Only truth can be found inside of a boxing ring. Outside it, before the hot lights of fight night get turned on, when fighters posture and boast, and promoters hand out promises as cheap and short-lived as any politician’s, it feels like there’s only room for lies. But when the media turns off its cameras and tape recorders, after the referee has issued his final instructions, and fighters have delivered the last glances of mental warfare, all that remains are the fighters themselves — what they’ve actually built themselves to be and what they’re willing to endure. On Saturday night, HBO boxing presented Gennady Golovkin’s (“GGG”) fourth defense of his championship belt this year and another opportunity for GGG to convince the boxing world that he is truly the greatest middleweight on the planet. After Saturday night’s performance, however, GGG has shown that he’s not just the best middleweight around, but also has the tools to become the greatest fighter on the planet.
Let’s put Saturday night in perspective. GGG was supposed to win. Most even expected the he’d add another knockout to his already impressive record. The question was whether he, as the smaller man, could take the punch of Curtis Stevens, a former light heavyweight known as a knockout artist (and even dubbed the “Chin Checker”). There were also those who wondered if Stevens’ excessive trash talk had gotten to GGG — that GGG might turn the night into a street fight as he wanted but end up on the canvass in the process.
This year GGG showed that he has one-punch knockout power, great defense and that his ability to cut off the ring is paired well with a killer instinct that is quickly building his fan base. Because of this powerful combination of skills, however, we haven’t seen how GGG handles a big shot from a heavy-handed puncher.
Curtis Stevens was supposed to change that. Toward the end of the second round, it didn’t look like he would get the chance. After a brutal double left hook combination, Stevens hit the canvass hard, showing the world one of the most comical expressions of shock, awe and confusion (GGG’s punches seem to bring that out of people) in recent memory.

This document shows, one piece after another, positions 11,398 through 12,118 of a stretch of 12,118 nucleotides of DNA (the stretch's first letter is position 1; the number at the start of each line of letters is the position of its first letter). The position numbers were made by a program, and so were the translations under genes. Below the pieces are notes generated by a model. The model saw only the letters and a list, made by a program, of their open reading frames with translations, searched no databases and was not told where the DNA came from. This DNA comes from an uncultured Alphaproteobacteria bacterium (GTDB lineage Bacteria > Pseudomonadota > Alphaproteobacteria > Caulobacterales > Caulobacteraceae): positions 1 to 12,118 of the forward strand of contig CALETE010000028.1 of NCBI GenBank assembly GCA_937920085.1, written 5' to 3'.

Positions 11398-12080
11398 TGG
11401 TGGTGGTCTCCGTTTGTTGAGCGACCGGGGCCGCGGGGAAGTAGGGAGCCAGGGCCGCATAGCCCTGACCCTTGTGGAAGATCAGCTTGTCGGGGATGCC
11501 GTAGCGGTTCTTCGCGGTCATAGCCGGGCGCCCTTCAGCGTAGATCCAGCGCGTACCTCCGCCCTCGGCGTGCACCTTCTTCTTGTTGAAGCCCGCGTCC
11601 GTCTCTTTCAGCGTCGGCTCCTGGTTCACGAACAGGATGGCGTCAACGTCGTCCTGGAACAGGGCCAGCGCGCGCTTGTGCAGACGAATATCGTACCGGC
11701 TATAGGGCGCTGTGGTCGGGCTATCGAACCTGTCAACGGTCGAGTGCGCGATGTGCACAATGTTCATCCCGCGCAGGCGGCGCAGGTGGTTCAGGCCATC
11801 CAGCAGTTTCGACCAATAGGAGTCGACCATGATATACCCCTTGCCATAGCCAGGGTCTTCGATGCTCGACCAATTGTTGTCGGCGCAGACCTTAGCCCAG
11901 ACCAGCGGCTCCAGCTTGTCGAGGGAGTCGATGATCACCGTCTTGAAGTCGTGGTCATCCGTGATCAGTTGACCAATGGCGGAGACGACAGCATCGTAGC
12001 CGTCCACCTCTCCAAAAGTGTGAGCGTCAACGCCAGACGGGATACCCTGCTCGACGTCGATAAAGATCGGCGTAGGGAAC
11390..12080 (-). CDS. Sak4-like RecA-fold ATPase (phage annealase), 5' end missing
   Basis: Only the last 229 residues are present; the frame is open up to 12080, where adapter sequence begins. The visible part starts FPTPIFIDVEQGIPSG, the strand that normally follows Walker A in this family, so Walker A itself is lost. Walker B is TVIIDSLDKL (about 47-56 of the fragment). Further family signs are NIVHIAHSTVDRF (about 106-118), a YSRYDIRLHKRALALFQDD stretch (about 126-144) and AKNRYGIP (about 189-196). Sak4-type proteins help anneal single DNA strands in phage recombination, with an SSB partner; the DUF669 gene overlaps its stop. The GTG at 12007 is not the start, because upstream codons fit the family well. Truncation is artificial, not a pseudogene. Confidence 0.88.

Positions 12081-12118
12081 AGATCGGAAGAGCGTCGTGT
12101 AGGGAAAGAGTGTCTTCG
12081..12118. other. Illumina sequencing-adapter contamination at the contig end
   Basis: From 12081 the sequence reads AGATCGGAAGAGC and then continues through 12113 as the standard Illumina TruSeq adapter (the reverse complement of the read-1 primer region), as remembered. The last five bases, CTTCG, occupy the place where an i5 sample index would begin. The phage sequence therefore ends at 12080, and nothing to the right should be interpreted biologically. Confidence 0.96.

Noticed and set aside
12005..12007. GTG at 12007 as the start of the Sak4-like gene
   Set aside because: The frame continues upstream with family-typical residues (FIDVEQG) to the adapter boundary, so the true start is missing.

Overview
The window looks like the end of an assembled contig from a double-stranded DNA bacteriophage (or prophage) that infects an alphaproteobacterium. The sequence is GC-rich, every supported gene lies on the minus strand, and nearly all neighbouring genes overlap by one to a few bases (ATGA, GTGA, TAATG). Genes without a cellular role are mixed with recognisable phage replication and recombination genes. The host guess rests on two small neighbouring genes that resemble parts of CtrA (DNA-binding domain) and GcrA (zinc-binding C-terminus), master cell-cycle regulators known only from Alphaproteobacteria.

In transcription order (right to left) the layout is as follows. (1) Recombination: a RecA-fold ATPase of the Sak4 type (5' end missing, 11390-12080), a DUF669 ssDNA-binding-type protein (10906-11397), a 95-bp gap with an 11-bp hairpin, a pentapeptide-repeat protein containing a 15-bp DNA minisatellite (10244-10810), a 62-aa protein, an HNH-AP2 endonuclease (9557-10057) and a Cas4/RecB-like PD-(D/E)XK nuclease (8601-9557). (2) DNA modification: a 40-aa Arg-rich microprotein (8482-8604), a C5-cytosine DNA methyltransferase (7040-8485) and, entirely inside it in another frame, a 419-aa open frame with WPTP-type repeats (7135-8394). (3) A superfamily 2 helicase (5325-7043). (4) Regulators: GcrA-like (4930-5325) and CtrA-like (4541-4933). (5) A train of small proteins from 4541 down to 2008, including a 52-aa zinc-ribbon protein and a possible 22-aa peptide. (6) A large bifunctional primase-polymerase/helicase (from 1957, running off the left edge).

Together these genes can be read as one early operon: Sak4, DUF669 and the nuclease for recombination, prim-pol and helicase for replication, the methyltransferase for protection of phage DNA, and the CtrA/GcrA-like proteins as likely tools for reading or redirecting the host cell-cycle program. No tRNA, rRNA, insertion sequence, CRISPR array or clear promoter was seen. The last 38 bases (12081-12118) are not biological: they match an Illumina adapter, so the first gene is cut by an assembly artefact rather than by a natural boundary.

To his credit, Stevens survived the round. After three minutes in survival mode, Stevens strung together some powerful combinations that landed flush on GGG, punches that likely would have meant a great deal against other fighters. But GGG is not other fighters. He walked through the best Stevens had to offer and also carefully backed away when necessary. Even at Stevens’ best moments, GGG still seemed in total control of the fight.
Watching GGG work from the sixth round on felt like watching a lion stalking its prey. Stevens tried his best to use the ring to hide and evade, but GGG matched him stride for stride, and when he pinned him to the rope would unleash a barrage of punches that had many on Twitter, and other social media, asking that the fight be stopped.
After surviving another 30 seconds of harsh punishment against the ropes toward the end of the 8th round, the referee stepped in and stopped the fight before Stevens was subjected to another round of damage.
Golovkin’s ability to take the unquestionably hard punches Stevens mustered up in the first half of the fight, along with Golovkin’s superb foot movement and unequaled power in the middle-weight division, should leave little doubt who’s the man at 160 lbs.
The Sergio Martinez that beat down Kelly Pavlik in 2010 is long gone. The Martinez fighting today was lucky to come away with a win in his hometown against Martin Murray earlier this year. He’s slower, riddled with injuries and is known to hit the canvas with some regularity. With a calculating killer like GGG on his heels, however, he isn’t likely to get the opportunity to get back up. Martinez earned his place atop the division, and now he’ll likely fight Cotto before he'll give GGG a shot at his crown.
So who will realistically be the next man to step in the ring against GGG? It won’t be Canelo Alvarez, who fights on Showtime and whose handlers will NEVER put him in that type of danger. Alvarez is one of the best draws in boxing. A beating at the hands of GGG would undoubtedly stain his brand, although it might also raise his stock amongst hardcore fight fans. Mayweather? Not going to happen for many of the same reasons. Andre Ward? He’s on the right side of the premium network dual, but he’s interested in a big-money fight with Julio Cesar Chavez Jr. — a completely undeserving opponent who might nonetheless make an entertaining fight, while it lasts.
The only champion I see stepping up to the GGG challenge is Peter “Kid Chocolate” Quillin. Despite his title he still seems hungry for bigger and better things. He also legitimately seems to be chasing greatness alongside bigger paydays. A unification bout between these two would go a long way for the victor in making a super fight down the road. Sadly for the affable Quillin, his speed hasn’t stopped lesser fighters from landing a surprising amount of big power punches, and given that major flaw alone, if he meets GGG in the ring, my money is on GGG continuing his exciting undefeated streak.
A former college wrestler, Taekwondo black-belt, and wannabe boxer, Paul Navarro (aka Fight Like Sugar) is now a full-time lawyer, part-time fight scribe, and high school wrestling coach.